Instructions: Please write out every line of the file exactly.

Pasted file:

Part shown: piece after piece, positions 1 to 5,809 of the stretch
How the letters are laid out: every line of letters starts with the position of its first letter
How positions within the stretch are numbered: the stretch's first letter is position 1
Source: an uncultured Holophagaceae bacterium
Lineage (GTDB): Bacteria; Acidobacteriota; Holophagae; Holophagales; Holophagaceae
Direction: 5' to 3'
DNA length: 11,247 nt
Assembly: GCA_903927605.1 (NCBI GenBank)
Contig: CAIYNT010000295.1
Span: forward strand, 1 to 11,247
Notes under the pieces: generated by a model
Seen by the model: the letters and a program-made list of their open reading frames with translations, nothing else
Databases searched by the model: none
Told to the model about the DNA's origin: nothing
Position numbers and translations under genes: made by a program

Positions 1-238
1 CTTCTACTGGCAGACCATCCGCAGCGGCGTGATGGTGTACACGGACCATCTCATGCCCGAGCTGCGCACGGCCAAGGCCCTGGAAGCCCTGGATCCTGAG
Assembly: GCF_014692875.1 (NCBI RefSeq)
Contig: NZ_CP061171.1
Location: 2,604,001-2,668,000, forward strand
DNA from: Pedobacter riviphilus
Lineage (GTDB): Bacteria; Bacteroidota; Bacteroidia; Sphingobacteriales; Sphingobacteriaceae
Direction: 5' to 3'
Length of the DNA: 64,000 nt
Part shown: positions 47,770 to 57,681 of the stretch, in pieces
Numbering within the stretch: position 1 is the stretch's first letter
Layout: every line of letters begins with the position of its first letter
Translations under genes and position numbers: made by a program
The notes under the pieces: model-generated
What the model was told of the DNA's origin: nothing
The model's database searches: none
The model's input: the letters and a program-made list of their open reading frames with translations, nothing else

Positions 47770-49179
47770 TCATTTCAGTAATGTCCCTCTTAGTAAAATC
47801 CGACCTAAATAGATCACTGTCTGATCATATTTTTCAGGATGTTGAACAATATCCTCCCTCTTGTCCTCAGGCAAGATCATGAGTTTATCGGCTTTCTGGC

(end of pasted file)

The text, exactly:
Part shown: piece after piece, positions 1 to 5,809 of the stretch
How the letters are laid out: every line of letters starts with the position of its first letter
How positions within the stretch are numbered: the stretch's first letter is position 1
Source: an uncultured Holophagaceae bacterium
Lineage (GTDB): Bacteria; Acidobacteriota; Holophagae; Holophagales; Holophagaceae
Direction: 5' to 3'
DNA length: 11,247 nt
Assembly: GCA_903927605.1 (NCBI GenBank)
Contig: CAIYNT010000295.1
Span: forward strand, 1 to 11,247
Notes under the pieces: generated by a model
Seen by the model: the letters and a program-made list of their open reading frames with translations, nothing else
Databases searched by the model: none
Told to the model about the DNA's origin: nothing
Position numbers and translations under genes: made by a program

Positions 1-238
1 CTTCTACTGGCAGACCATCCGCAGCGGCGTGATGGTGTACACGGACCATCTCATGCCCGAGCTGCGCACGGCCAAGGCCCTGGAAGCCCTGGATCCTGAG
Assembly: GCF_014692875.1 (NCBI RefSeq)
Contig: NZ_CP061171.1
Location: 2,604,001-2,668,000, forward strand
DNA from: Pedobacter riviphilus
Lineage (GTDB): Bacteria; Bacteroidota; Bacteroidia; Sphingobacteriales; Sphingobacteriaceae
Direction: 5' to 3'
Length of the DNA: 64,000 nt
Part shown: positions 47,770 to 57,681 of the stretch, in pieces
Numbering within the stretch: position 1 is the stretch's first letter
Layout: every line of letters begins with the position of its first letter
Translations under genes and position numbers: made by a program
The notes under the pieces: model-generated
What the model was told of the DNA's origin: nothing
The model's database searches: none
The model's input: the letters and a program-made list of their open reading frames with translations, nothing else

Positions 47770-49179
47770 TCATTTCAGTAATGTCCCTCTTAGTAAAATC
47801 CGACCTAAATAGATCACTGTCTGATCATATTTTTCAGGATGTTGAACAATATCCTCCCTCTTGTCCTCAGGCAAGATCATGAGTTTATCGGCTTTCTGGC